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Timely Interventions to Reduce Climate Change Vulnerability in Mexico

April 2, 2014


A forest in Oaxaca.

World Bank Group

The World Bank’s support, including analytical work and convening power, aimed at identifying priority vulnerabilities in the Mexican states of Campeche, Michoacán, Oaxaca and Zacatecas and initiating a multi-stakeholder process that led to the integration of plans with feasible and broadly supported interventions to reduce climate change vulnerability in each state. These processes were crucial for the state Governments to elaborate their respective Climate Change Action Plans.


Mexico is recognized as a global leader in addressing the challenges of climate change. It has enacted one of the most comprehensive legal frameworks on climate change, embraced ambitious targets to lower emissions, and begun the preparation of plans to manage and address the risks of climate change. In addition, all 31 states are requested to prepare specific Climate Change Action Plans (CCAPs). Each CCAP must establish the state's emissions baseline and inventory, define climate change scenarios, identify priorities for adaptation, and, where relevant, mitigation actions, and set forth specific actions to achieve these priorities. CCAPs thus reflect the individual situation in each state and indicate specific mitigation and adaptation measures.


Beginning in 2011, the World Bank supported the state Governments of Campeche, Michoacán, Oaxaca and Zacatecas to prioritize interventions for climate change adaptation. The World Bank approach consisted of Strategic Environmental Assessments that combined:

  • solid analytical work;
  • participatory mechanisms;
  • a focus on institutions and governance; and
  • social learning mechanisms.

The analytical work included the preparation of climate change scenarios, while the engagement of a broad range of stakeholders (including from academia) focused on the validation of such scenarios, prioritization of impacts, and selection of feasible interventions to address priority impacts.

Another key element of the Bank support was the identification of the institutional reforms needed to support these interventions. While the approach was consistent across states, the Bank’s support was tailored to the needs of each state.

Key issues identified in Campeche included coastal erosion, sea level rise and higher frequency and intensity of storms, while higher temperatures, reduced water availability, and impacts on agriculture were identified as priorities in Michoacán and Zacatecas. In Oaxaca, the Bank supported the preparation of the Climate Change Atlas, which provides a series of maps of the state's regions, districts and municipalities, illustrating data on climate change, extreme weather events, bioclimatic parameters and droughts.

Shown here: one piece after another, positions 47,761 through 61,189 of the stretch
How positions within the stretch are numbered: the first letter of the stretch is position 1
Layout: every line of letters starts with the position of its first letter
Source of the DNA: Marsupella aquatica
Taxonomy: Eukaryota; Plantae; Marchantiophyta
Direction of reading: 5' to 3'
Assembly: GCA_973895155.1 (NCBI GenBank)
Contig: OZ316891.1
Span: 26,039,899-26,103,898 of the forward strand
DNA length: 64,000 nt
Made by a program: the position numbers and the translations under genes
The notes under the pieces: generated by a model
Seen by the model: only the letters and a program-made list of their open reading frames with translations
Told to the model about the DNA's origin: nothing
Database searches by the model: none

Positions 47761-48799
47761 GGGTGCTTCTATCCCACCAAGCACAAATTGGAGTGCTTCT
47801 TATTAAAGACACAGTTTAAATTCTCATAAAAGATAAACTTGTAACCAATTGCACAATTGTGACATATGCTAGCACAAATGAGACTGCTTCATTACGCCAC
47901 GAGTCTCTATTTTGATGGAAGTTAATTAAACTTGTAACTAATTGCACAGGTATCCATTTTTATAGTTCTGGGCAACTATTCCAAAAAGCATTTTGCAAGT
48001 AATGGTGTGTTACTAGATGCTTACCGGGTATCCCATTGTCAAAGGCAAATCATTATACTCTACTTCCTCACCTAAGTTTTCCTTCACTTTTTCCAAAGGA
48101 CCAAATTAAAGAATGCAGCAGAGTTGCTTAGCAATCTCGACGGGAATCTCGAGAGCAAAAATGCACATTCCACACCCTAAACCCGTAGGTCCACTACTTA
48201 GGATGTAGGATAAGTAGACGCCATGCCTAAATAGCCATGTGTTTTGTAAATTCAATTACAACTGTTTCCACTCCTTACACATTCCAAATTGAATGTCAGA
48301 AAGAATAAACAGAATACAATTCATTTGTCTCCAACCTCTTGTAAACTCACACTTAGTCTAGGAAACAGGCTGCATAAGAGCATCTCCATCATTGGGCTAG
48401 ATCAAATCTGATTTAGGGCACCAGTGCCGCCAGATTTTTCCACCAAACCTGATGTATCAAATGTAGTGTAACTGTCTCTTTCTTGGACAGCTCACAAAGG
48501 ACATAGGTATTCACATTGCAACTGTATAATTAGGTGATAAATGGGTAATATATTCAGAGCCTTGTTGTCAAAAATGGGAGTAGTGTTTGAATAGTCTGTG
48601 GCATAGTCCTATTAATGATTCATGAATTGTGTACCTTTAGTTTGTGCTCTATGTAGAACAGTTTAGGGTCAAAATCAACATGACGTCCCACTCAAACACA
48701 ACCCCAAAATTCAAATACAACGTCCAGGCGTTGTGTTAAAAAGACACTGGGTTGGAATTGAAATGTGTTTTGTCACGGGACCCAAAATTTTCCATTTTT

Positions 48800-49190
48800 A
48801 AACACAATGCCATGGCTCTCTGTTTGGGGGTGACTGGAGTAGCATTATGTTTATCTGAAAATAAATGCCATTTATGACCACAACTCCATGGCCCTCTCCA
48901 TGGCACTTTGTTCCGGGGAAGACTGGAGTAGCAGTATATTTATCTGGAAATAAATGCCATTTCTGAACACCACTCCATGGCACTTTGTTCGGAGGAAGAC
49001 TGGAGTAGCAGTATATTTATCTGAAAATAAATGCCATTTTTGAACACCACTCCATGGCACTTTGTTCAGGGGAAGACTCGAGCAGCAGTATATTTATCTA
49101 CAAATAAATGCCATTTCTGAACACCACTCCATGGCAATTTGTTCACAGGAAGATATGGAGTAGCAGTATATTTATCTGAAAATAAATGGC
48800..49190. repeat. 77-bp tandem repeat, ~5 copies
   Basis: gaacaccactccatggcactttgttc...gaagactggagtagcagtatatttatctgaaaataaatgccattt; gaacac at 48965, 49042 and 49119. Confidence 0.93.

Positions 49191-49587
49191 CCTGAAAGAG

The efforts supported by the Bank from 2011-2013 helped to identify climate change adaptation priorities in each state, recognizing their different circumstances and vulnerabilities. As a result, relevant state authorities have approved the policy papers based on a participatory process to prioritize actions and more than 50% of actions called for in the policy papers are now reflected in corresponding work plans and programs in Zacatecas, Oaxaca, Quintana Roo and Campeche.

In addition, guidelines to prepare state climate change action plans based on Social Accounting Matrices have been prepared for Campeche and Quintana Roo.

Consequently, Campeche, Oaxaca, Zacatecas and Michoacán submitted their Climate Change Plans to the Federal Government by early 2013. Additional work in Campeche, Yucatán and Quintana Roo on Green Inclusive Growth is ongoing.

Bank Group Contribution

This analytical work was financed through a grant from the Spanish Fund for Latin America amounted a total of US$350,000. The World Bank (IBRD) will provide additional financing supporting the states’ efforts regarding a regional green inclusive growth strategy for the Peninsula of Yucatán.


Key partners in completing this analytical and convening work were the Instituto Nacional de Ecologia y Cambio Climatico (INECC) and the Nature Conservancy (TNC).

Moving Forward

Building on the states’ climate change plans, the Government of Mexico is interested in a subnational initiative for Green and Inclusive Growth that will focus specifically on working with subnational Governments in the Yucatán Peninsula region with the objective of piloting green, inclusive growth in key areas in the region. Resilience and social inclusion are the key themes for this initiative.


The types of beneficiaries are broad in nature and extend to both the public (direct) and private sector (indirect).